The train journey from Berlin to Prague was rather eventful. My mother called me to tell me final university grade so the people in our carriage were all waiting in suspense to hear the result. Looking back, it was a rather surreal experience but it definitely got the lovely folks in the carriage talking. Just as she was about to tell me the results, there was bad signal and the line. I was desperately trying to ring her again, shaken with nerves. I eventually found out I received a 2:1 in my BA Politics, Philosophy and Economics degree. I was so emotional! That aside, it was an awful train journey as it was really hot and stuffy and it was hugely delayed. When we finally arrived in Prague, we found our hostel – Sokolska Youth Hostel, put our bags down, quickly changed and then went out to PARTAYYYY.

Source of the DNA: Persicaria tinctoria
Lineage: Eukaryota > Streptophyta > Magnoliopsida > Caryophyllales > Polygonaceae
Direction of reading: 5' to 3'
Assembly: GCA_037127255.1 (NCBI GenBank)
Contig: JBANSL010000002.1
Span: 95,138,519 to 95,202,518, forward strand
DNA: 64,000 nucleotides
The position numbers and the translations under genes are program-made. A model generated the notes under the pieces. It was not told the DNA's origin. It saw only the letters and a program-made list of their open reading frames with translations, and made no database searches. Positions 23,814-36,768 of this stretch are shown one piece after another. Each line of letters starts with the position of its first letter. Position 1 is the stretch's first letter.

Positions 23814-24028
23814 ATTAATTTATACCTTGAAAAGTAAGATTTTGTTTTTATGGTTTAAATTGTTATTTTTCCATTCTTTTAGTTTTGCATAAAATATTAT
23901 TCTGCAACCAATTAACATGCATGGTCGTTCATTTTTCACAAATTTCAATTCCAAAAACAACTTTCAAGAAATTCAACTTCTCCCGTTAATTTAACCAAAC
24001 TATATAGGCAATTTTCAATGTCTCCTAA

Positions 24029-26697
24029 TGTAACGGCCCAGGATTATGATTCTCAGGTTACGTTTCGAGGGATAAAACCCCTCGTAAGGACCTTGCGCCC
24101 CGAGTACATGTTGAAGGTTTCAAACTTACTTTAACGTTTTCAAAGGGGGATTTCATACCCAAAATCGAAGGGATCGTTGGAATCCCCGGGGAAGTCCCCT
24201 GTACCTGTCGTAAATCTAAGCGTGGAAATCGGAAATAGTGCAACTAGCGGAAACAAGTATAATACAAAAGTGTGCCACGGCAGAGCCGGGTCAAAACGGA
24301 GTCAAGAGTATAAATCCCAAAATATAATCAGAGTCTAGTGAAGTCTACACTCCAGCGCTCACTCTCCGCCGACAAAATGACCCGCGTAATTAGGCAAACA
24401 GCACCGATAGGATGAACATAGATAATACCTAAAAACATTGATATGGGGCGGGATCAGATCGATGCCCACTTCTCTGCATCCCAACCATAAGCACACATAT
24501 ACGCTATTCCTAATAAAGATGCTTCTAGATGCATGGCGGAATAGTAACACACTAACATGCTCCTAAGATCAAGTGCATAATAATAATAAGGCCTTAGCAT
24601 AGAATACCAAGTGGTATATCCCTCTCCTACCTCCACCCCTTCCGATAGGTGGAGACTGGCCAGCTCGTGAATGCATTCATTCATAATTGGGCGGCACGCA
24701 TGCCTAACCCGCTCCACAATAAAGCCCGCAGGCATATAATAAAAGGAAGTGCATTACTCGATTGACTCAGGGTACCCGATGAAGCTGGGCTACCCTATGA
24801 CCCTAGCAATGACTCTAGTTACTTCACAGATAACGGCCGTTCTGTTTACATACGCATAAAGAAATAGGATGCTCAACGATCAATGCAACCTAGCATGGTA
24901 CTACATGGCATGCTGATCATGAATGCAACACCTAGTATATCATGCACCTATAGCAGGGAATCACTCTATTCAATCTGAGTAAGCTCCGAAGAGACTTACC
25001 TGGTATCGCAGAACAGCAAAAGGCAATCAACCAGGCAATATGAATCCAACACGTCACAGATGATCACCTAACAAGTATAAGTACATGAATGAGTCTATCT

We went to the Rodeo Skolska Club, which was a convenient 5 minutes walk from our hostel. We were pleasantly surprised by this cocktail lounge as the music was right up our street – really fun dance tunes from the 80s and 90s. I really liked the fact that no tourists were there as it seemed very popular with the Czechs. What was really different was the fact that everyone was smoking inside!! It was the first and best night out in our entire interrailing trip.
Day 1: Castles and Bridges
The first day we went to see some important tourists sites, including the Petrin Hill, Prague Castle, Charles Bridge and Prague Museum.
Excited and still buzzing from the night before, we started our day by walking up to the Prague Castle. Dating back to the 9th Century, this castle has been the home of many bohemian kings and is where the current President resides. We didn’t fancy going inside, but for a nominal fee, you can explore the insides of the largest ancient castle in the world.